This is a past event from the 2022 festival See the current programme


Pukapuka Talks

Throughout the festival don’t miss our innovative digital commission, which celebrates incredible Aotearoa writers, spoken word artists and storytellers exploring the theme, ‘Belonging’. The series will be headlined by Ko Wai Koe (from whose waters do you flow?), a spoken word/waiata/music performance by Motueka-based collective, Te Oro Hā, and will be presented throughout the festival, for free, via our digital stages and online.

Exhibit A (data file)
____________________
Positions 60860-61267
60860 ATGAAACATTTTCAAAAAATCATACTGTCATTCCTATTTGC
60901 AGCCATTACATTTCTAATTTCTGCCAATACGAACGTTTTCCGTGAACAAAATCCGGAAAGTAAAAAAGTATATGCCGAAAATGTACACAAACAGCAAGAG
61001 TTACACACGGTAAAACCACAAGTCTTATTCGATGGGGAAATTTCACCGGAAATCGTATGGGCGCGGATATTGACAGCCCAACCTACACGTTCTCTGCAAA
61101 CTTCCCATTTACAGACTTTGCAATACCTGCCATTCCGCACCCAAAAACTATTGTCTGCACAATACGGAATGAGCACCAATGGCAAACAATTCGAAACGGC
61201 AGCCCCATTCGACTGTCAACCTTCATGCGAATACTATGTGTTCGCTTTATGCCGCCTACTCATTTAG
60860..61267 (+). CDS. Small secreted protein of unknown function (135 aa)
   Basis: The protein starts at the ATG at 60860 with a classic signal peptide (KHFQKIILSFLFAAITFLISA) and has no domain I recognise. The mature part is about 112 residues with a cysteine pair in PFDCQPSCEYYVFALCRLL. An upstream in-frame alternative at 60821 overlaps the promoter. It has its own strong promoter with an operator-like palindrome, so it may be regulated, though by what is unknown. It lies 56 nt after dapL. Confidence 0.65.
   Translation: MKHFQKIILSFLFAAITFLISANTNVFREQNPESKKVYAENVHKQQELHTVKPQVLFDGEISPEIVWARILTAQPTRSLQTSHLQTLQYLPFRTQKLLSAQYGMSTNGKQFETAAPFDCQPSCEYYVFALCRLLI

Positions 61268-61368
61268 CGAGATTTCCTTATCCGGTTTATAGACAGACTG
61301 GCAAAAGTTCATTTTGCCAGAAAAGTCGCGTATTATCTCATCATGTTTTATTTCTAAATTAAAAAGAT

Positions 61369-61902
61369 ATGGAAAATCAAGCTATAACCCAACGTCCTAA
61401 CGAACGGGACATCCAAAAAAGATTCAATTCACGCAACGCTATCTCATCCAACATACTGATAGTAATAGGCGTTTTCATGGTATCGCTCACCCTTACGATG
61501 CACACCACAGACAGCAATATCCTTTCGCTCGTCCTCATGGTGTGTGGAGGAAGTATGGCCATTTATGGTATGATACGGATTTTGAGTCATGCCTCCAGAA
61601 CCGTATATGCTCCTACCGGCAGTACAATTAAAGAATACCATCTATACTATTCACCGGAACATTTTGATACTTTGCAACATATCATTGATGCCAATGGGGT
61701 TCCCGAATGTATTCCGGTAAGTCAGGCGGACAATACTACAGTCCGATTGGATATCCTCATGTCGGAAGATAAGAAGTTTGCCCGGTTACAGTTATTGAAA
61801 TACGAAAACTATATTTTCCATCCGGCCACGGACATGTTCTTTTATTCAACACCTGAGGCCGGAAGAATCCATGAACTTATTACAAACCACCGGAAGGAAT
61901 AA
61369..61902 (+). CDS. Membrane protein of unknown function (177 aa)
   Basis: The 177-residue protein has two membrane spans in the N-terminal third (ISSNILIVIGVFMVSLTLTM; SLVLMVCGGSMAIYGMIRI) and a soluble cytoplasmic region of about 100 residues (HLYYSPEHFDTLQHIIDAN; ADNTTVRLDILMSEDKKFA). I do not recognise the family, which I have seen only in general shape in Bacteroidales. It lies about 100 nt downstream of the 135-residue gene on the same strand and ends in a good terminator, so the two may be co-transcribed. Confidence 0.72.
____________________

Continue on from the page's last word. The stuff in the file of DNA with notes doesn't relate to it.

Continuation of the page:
Ko Wai Koe will be performed and filmed at a range of venues throughout the Tasman region, highlighting local Māori literary voices and helping to connect our large festival audience with the multitude of talent on the whenua.  

This opening piece will be followed by a series of performances from six other commissioned authors who have already written and/or published work the explores the theme of belonging.   

The result will be a series of seven short digital performances featuring images and soundscapes.  

This project will be a collaboration between Te Oro Hā and the Nelson Arts Festival, co-curated by Donna McLeod and Kerry Sunderland. The Ko Wai Koe headline video will be produced by Renee Kahukura Iosefa.  

We’re delighted to announce our six other authors are Tusiata Avia, Nathan Joe, Kirsten Le Harivel, Himali McInnes, Maggie Rainey-Smith, and David Trubridge

Buy the pukapuka by clicking here.